A story based on the life of a struggling Long Island single mom who became one of the country’s most successful entrepreneurs.
2015 has seen some very successful biopic released to pretty much nonstop critical acclaim. Steven Spielberg’s Bridge of Spies was a fantastic Cold War spy movie starring Tom Hanks, and Danny Boyle’s awesome Steve Jobs focused on Michael Fassbender’s portrayal of the man behind the tech giant that was Apple. And then there was Straight Outta Compton, which I haven’t yet had the chance to see, but focuses on the N.W.A, and received very positive feedback. So I was interested to see what would come of David O Russell’s Joy, looking behind the scenes of the woman who was responsible for the creation of the mop, Joy Mangano, a self-made millionare who created her own business empire.
Joy sees David O. Russell (The Fighter, American Hustle) reunite with Jennifer Lawrence, Robert De Niro and Bradley Cooper for the semi-biographical drama that adopts a different tone to the three films above. It’s more comedic and puts Joy in a leading spotlight as she overcame both professional and personal obstacles to rise to the top. For the most part the film works, but like the recent In The Heart of the Sea, it never feels memorable. Sure, it looks good, and the soundtrack, with songs like A Little Less Conversation, is a killer, but does it all work? Sadly not. The performance from Jennifer Lawrence is great but the film can’t match the brilliance of Steve Jobs or Bridge of Spies for example, as it fails really make the audience invest in the subject matter, which is of course, the mop.
It’s undoubtedly a star vehicle for Lawrence and she and David O. Russell will no doubt be the biggest draw as let’s be honest, who’s going to see a film about the invention of a mop if it didn’t have some big names attached to it especially when the new Star Wars is in theatres? However, whilst the tone of the film is fairly even, adopting a comedic pace throughout, the pace isn’t, stopping and starting throughout the movie and maintaining a sloppy consistency with the narration provided by Joy’s grandmother Mimi (Diane Ladd), and never feels needed at all. That said though, the supporting cast is mostly decent. Edgar Ramirez plays a fun role as Anthony, Joy’s ex-husband, a musician, who still lives in their basement, and hates her father, Rudy, played by Robert De Niro, who shows up at the door having been thrown out of the house by his new wife and needs a place to stay. Naturally, this is something that Joy’s mother (Virgina Madsen) also isn’t too happy with, and as a result, this makes life hell for Joy at the beginning as she’s fallen away from her dream of inventing things in favour of a lousy job at an airport.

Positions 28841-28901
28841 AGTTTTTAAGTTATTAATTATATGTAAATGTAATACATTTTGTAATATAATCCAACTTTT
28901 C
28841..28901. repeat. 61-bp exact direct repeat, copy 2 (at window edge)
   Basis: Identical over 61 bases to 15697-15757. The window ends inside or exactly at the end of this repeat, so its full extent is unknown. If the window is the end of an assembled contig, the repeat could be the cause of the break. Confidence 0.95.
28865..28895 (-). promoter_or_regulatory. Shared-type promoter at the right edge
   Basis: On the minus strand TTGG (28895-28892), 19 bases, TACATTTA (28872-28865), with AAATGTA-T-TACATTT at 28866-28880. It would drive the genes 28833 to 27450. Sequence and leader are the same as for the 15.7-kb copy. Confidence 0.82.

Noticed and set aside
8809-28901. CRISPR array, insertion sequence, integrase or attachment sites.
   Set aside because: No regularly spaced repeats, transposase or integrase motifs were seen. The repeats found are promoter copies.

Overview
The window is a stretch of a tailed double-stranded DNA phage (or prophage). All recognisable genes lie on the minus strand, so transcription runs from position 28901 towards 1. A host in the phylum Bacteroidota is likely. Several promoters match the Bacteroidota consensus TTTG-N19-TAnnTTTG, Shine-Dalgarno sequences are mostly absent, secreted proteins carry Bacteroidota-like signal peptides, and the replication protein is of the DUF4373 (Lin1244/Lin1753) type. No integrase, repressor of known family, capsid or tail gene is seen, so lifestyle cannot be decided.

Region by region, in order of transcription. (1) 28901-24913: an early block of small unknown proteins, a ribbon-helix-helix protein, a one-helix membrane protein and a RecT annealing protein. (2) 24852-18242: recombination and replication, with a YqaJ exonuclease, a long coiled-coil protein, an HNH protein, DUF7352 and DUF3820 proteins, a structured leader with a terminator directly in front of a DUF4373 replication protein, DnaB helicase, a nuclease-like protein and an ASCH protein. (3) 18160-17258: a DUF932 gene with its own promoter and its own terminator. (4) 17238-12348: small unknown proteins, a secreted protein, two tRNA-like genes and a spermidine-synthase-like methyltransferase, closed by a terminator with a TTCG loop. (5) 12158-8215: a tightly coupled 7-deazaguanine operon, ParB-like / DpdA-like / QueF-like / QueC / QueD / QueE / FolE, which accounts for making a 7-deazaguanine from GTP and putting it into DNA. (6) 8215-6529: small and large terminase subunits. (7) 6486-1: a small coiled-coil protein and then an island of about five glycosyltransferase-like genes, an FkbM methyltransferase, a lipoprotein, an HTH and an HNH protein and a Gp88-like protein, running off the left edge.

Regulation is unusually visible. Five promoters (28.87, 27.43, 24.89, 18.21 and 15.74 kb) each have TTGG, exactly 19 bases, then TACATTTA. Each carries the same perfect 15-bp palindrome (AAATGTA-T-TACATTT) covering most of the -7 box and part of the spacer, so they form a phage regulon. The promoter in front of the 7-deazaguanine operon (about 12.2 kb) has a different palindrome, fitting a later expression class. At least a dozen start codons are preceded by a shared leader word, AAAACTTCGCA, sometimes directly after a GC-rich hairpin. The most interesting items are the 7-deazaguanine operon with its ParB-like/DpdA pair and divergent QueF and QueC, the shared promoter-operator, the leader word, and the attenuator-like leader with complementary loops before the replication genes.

Another thing that I didn’t quite like about Joy was the casting of Bradley Cooper. I’ve never been a fan of his performances and he does nothing to convince me here, which is kind of unfortunate because he, like Lawrence, seems to crop up in several David O. Russell movies, with the director having a strong habit of reusing leads multiple times. I don’t have a complaint with the reuse of Lawrence as she is normally good, but sadly, Cooper was a disappointment here.
The film itself often feels like a two hour long montage, and never really quite has the depth it needs to succeed, feeling flashy but lacking enough impact to feel well rounded and memorable. The character portrayal from Lawrence works well, and whilst there are some good scenes throughout, it’s more likely to leave the audience disappointed, making use of several cliches and doing nothing to stand out from the crowd.